New Seat Leon Cupra 300 is a joy

Say hello to the new and very mildly improved Seat Leon Cupra 300.


There’s a small bump in power from 286bhp to 296bhp, but the more noticeable figure is the increase in torque, now 380Nm from 350Nm.

The other major talking point from Seat is the move from front-wheel drive to four-wheel drive for the estate variant — a Seat representative tells us the system isn’t on the hatchback models because of ‘development costs’ but is probably also partly because VW-owned Seat doesn’t want to step on the Golf R’s toes. (That’s a 296bhp four-wheel drive hot hatch too, after all.)

Elsewhere, the changes from the last edition are few and far between, but that’s no bad thing because the Seat Leon Cupra has always been a stonking little hot hatch. Dynamically there are some small improvements to the chassis, while the full LED headlights are all-new, too.


As the fun-loving, youth-orientated horse in the VW stable, Seat has long been known for having more interesting styling than its more conservative relatives, something that’s continued in the angular face-lifted Leon.

The Cupra can be specced with bright orange wheels, orange wing mirrors, and an orange badge on the boot — imagine a Golf coming with that lot from the factory.

Sporty touches to the Cupra model, such as half-Alcantara seats help make the Leon Cupra 300 an exciting prospect to drive.


The estate variant offers much improved practicality over the hatchback models thanks to an impressively sized boot — 587 litres with the seats up, 1,470 litres with them down.

Driving down a fun road, there’s next to no difference between this and the three- or five-door models, which makes the estate a more logical choice. It’s only about £1,000 (€1,185) more than the hatchback if you stay away from four-wheel drive, which adds another couple of grand to the RRP.

For families looking for an all-in-one, fun family car, the ST Cupra makes fantastic sense. Loads of boot space and plenty of room for the kids make it ideal for the school run, while the performance on offer means that the drive home won’t be dull either.


To keep it simple, there’s only one engine with one power output. It’s a 2.0-litre TSI unit that makes 296bhp and 380Nm of torque. The only variations come in the form of the body styles — SC (three-door), 5 Door, and ST (estate) — and the choice of a six-speed manual or six-speed DSG automatic gearbox.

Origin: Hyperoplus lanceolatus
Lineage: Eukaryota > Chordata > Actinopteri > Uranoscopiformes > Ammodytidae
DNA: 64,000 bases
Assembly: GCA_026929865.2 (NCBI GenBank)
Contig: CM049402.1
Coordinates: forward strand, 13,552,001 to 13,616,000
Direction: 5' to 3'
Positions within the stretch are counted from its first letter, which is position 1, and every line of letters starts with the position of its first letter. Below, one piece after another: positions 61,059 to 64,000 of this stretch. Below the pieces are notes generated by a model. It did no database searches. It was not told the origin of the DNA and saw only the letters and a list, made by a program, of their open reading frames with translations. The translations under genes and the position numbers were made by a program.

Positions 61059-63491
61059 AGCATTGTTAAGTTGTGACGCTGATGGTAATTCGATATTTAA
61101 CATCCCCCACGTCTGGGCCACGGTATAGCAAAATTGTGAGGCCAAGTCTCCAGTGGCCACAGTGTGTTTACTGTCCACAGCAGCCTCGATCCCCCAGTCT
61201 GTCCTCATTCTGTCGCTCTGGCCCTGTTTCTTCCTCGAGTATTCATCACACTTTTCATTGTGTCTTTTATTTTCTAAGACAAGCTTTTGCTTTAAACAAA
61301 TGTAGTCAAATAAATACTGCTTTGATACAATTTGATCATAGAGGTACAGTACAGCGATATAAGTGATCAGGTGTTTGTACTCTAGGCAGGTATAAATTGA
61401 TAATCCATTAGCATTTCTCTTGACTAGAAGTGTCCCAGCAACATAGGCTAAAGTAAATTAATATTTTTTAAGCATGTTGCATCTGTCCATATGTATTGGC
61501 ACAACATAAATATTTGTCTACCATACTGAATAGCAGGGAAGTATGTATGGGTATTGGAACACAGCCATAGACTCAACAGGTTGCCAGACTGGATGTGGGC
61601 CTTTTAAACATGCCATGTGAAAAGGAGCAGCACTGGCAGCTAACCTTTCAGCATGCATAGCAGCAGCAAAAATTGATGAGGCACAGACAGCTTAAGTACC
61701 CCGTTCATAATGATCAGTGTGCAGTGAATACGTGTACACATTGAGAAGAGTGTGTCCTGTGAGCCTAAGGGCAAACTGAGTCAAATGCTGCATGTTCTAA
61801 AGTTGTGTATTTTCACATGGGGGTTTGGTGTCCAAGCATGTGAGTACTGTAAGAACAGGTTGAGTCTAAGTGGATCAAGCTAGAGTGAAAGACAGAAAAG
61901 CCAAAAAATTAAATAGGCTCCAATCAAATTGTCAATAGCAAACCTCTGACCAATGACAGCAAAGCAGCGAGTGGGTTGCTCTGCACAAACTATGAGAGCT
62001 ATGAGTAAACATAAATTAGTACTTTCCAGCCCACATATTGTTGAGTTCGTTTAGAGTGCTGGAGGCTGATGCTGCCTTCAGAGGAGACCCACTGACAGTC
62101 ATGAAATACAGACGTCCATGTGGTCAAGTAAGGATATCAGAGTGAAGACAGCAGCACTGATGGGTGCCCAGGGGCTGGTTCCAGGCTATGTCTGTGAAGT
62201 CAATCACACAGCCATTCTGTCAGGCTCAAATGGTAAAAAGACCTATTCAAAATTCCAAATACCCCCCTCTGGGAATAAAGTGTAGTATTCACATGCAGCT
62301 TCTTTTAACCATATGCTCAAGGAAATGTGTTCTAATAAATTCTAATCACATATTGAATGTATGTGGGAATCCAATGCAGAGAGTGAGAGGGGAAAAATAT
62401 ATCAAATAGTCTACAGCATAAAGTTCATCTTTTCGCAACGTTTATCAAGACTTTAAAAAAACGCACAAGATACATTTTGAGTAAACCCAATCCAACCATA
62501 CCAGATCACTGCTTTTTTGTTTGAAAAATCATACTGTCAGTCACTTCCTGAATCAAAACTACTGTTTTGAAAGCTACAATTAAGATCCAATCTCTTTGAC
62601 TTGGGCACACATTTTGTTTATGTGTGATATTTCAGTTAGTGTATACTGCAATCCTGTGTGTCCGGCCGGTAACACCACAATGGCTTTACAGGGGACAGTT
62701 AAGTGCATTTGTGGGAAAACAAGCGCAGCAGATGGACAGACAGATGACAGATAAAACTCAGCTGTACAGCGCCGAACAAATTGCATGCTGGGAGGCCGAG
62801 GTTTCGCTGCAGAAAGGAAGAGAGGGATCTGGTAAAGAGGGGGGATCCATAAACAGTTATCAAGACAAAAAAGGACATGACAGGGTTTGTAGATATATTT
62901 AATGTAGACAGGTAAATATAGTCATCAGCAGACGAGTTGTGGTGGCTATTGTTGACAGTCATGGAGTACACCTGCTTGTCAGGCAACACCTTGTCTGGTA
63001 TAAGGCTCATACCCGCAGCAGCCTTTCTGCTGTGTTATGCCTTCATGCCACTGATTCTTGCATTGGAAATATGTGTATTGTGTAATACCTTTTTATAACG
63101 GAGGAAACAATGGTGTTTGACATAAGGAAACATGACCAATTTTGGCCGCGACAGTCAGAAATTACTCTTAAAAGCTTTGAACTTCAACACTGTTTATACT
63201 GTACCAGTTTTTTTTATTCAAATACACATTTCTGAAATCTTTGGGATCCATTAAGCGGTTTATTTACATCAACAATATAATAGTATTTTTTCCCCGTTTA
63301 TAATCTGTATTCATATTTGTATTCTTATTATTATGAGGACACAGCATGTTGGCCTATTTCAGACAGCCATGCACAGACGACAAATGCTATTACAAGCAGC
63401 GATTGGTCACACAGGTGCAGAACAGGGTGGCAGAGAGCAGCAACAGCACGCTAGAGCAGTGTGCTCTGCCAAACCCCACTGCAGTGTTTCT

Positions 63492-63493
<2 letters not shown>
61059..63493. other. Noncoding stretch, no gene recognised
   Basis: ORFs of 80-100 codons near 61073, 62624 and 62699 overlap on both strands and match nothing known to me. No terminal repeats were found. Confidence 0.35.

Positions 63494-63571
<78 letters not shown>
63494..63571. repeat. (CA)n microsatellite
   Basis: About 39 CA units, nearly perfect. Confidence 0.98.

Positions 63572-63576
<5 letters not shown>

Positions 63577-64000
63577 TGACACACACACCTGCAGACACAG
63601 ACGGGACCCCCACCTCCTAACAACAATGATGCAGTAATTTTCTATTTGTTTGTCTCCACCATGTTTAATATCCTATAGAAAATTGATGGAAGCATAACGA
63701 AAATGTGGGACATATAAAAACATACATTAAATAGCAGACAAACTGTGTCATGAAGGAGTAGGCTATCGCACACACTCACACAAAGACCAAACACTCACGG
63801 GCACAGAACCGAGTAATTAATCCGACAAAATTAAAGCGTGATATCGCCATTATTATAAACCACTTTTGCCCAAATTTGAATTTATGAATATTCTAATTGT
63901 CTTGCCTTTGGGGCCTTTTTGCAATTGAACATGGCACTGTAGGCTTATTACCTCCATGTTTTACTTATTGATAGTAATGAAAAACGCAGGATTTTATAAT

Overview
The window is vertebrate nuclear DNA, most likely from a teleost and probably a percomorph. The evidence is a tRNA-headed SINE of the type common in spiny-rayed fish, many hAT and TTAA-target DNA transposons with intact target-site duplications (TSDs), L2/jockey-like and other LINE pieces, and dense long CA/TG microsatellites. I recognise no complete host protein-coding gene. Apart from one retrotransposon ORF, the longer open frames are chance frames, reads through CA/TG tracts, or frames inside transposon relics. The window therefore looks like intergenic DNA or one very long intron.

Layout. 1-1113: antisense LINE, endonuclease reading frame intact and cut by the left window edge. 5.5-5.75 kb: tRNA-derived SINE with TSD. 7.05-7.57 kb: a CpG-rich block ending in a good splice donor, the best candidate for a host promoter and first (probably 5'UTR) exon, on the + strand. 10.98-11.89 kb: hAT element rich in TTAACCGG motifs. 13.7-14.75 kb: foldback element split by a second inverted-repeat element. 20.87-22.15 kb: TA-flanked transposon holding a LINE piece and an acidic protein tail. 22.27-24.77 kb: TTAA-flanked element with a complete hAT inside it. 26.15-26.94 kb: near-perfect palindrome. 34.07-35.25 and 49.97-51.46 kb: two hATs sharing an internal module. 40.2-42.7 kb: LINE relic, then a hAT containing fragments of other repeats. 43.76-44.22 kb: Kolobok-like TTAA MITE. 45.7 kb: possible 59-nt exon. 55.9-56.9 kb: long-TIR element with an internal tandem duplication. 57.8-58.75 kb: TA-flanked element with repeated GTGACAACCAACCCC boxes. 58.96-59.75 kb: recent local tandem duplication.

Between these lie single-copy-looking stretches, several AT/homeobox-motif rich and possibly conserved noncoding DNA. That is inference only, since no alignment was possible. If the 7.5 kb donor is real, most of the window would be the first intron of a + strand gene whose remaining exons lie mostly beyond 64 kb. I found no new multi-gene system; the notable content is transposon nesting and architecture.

The engine’s an impressive unit, offering more than enough performance for road driving while still being exciting during a brief, sodden stint on track. Its only drawback is a slight lack of character, though in the sporty Cupra ‘driving mode’ this is made up for with a wicked soundtrack.

In front-wheel drive guise, torque steer is even less apparent than before — despite the hike in power and torque — thanks to the clever mechanical differential used by the Leon to put its power into the road.

We spent the bulk of our time in the four-wheel drive variant, which offers extra security when accelerating out of corners, but is way less characterful than the front-wheel drive version.

The system tends to err on the side of caution, resulting in occasionally unpredictable power delivery as torque is shifted between the wheels with the most grip — but this is only noticeable in more ‘spirited’ driving.

Its two-wheel drive sibling is much more fun, much more adjustable, and should be the car of choice for keen drivers. Couple this to the mostly excellent DSG automatic and you’ve got your perfect Leon Cupra.

The only complaint we could levy against the 300 is that it just doesn’t feel as special as some rivals. For the money, it’s pitched against the likes of the Honda Civic Type R and Ford Focus RS, which feel infinitely more special. However, the Seat wins as a daily driver, so the decision comes down to needs and wants.


As can be expected of a manufacturer’s performance halo model, the specification is impressive. Driver-focused aids include a launch control mode for automatic, four-wheel drive cars, while the electronic stability aids can be fully switched off if the driver desires.

Inside, the Leon Cupra 300 gets a sporty flat-bottomed Cupra-specific steering wheel, sports seats clad in black Alcantara, and an infotainment system with an eight-inch touchscreen, DAB radio, and mobile phone connectivity.


Seat is pitched as the youth-orientated brand in the VW Group’s vast line-up, and as such the Leon Cupra has a slightly younger target audience than some rivals.

That said, it’s still an utterly brilliant all-rounder.

Those of you keen for driving thrills might be better looking to the Civic Type R, but as a fun family car the Seat Leon Cupra 300 is hard to beat.


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